Underage drinkers of flavored alcoholic beverages who exclusively consume the supersized versions are more than six times as likely to report suffering alcohol-related injuries as underage youths who drink other types of alcoholic beverages, according to a new study co-authored by School of Public Health researchers.
The study, published in the American Journal of Public Health, is believed to be the first study to document an association between the consumption of different types of flavored alcoholic beverages by youth ages 13 to 20, risky drinking behaviors, and self-reported injuries related to alcohol consumption. In previous studies by the same research team, which includes the Center on Alcohol Marketing and Youth at the Johns Hopkins Bloomberg School of Public Health, nearly half of underage drinkers in the US reported having consumed flavored alcohol beverages in the past 30 days.
Flavored alcoholic beverages, also known as alcopops, can be classified into three categories: malt-based flavored beverages (e.g. Mike’s Hard Lemonade or Smirnoff Ice); spirits-based premixed, ready-to-drink cocktails (e.g. Jack Daniel’s Country Cocktails); and supersized alcopops (e.g. Four Loko or Joose). Supersized alcohol beverages can contain the equivalent of between four and five alcoholic drinks.
For their study, the researchers surveyed 1,031 underage youth, ages 13 to 20, who had consumed at least one drink of alcohol during the past 30 days between December 2011 and May 2012. In an online, self-administered survey, respondents identified what brands of alcohol they had consumed in the past 30 days, the number of days on which each brand was consumed, and the typical number of drinks of each brand that were consumed on those days.
Heavy episodic drinking was reported by nearly 70 percent of pre-mixed/ready-to-drink cocktail users, by about 75 percent of supersized alcopop users, and by almost 80 percent of those who consumed more than one type of flavored alcoholic beverage—compared with 45 percent of non-flavored alcohol users. Consumption of any combination of two or more flavored alcoholic beverage was also strongly associated with reports of heavy episodic drinking, fighting, and alcohol-related injuries.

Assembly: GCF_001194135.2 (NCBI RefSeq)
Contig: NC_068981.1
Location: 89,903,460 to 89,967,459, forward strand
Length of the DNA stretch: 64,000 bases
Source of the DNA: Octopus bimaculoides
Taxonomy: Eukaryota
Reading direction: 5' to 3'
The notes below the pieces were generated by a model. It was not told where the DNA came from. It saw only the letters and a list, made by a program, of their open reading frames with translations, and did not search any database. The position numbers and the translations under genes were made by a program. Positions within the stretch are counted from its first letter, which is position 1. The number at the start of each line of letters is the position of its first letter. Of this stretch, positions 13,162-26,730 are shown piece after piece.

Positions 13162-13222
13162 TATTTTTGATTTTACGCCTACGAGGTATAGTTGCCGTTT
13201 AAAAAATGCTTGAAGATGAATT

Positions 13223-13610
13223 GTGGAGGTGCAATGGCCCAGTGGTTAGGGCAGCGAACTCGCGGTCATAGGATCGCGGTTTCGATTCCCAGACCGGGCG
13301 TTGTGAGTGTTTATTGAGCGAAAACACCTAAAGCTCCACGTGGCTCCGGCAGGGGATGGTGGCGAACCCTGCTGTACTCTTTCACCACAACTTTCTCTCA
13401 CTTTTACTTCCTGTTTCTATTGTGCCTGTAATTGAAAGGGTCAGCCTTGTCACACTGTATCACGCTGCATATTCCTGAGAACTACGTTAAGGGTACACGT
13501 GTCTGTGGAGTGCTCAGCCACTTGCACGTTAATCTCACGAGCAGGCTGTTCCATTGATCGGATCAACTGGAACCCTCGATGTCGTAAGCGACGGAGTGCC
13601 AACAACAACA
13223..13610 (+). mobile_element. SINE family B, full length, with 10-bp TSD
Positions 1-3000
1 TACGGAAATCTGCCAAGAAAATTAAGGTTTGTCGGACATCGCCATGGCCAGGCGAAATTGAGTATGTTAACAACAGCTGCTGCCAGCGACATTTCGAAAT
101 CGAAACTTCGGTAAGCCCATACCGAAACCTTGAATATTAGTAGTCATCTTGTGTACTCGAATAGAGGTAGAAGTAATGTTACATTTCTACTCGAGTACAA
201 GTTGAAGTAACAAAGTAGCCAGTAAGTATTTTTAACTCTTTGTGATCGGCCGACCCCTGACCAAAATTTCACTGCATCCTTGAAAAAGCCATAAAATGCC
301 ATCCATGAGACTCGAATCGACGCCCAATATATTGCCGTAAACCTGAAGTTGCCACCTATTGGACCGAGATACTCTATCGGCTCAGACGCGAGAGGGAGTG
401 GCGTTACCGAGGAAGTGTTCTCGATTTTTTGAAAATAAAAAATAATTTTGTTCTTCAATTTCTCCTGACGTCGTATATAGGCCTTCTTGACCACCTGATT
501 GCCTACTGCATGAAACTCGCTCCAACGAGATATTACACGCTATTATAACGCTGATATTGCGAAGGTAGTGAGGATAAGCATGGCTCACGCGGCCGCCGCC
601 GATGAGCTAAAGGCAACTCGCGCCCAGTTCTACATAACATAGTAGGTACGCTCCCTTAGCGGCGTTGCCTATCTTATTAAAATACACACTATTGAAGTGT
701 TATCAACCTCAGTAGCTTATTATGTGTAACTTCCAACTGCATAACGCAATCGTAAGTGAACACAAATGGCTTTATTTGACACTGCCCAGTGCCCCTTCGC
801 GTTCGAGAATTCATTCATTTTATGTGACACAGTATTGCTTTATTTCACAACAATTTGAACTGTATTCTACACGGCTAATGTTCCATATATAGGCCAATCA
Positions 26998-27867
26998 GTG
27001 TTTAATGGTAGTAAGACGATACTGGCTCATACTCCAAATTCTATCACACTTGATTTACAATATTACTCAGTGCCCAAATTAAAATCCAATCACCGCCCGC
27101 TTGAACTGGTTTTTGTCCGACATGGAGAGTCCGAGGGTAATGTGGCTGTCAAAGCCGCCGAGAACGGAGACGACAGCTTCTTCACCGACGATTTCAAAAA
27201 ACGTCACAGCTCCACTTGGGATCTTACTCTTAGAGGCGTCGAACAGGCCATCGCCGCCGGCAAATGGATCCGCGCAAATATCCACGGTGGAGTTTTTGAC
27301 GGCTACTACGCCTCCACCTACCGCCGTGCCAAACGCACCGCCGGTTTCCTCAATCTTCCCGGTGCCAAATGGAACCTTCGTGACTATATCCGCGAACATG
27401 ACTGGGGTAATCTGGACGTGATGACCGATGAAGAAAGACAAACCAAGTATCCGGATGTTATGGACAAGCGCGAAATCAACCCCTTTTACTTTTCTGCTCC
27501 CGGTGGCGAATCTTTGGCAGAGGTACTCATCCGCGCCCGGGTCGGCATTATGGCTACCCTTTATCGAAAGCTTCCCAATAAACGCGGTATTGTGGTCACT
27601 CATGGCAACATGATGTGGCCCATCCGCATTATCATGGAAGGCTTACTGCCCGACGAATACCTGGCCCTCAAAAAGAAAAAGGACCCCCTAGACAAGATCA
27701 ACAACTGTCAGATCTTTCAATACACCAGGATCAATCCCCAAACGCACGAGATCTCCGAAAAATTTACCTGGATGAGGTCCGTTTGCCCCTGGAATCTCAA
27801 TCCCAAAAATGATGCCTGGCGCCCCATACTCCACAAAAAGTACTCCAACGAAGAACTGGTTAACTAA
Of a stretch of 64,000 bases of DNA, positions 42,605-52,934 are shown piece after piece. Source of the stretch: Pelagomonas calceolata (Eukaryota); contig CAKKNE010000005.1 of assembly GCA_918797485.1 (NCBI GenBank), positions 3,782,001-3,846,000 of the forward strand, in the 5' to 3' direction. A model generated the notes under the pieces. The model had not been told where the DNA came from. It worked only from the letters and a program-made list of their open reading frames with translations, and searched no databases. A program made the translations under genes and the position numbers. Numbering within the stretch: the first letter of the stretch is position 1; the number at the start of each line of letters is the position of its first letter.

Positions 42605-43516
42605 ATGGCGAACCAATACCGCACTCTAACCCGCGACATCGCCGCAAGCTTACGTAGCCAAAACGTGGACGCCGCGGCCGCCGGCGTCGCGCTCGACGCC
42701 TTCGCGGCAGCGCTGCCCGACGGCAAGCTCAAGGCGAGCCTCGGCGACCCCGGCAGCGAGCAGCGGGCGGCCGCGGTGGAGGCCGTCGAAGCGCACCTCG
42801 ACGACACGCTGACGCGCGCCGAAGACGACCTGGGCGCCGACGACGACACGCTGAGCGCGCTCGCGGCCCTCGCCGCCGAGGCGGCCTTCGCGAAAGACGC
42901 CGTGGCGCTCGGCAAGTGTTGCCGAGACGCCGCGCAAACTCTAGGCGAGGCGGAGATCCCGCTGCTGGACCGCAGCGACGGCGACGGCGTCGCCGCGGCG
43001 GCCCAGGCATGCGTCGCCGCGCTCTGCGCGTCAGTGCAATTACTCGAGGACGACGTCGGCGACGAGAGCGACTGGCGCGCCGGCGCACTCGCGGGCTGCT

“These findings raise important concerns about the popularity and use of flavored alcoholic beverages among young people, particularly for the supersized varieties,” said study author Alison Albers, an assistant professor of community health sciences at SPH. “Public health practitioners and policymakers would be wise to consider what further steps could be taken to keep these beverages out of the hands of youth.”
Drink size does not appear to be the only factor at work. The researchers found that among underage drinkers, those who reported three types of exclusive flavored-alcoholic beverage use—pre-mixed/ready-to-drink cocktails only, supersized alcopops only, and any combination of two or more flavored alcoholic beverages—were more likely to consume a higher number of drinks per day, to drink more days in a month, and to engage in heavy episodic drinking.
Alcohol is the most commonly used drug among youth in the US and is responsible for the deaths of approximately 4,300 underage persons each year.
Besides Albers, researchers on the study include: Michael Siegel and William DeJong, professors of community health sciences at SPH; David Jernigan and Rebecca Ramirez of the Bloomberg School; and Craig Ross of Fiorente Media Inc.
Funding came from the National Institute on Alcohol Abuse and Alcoholism.
Submitted by: Lisa Chedekel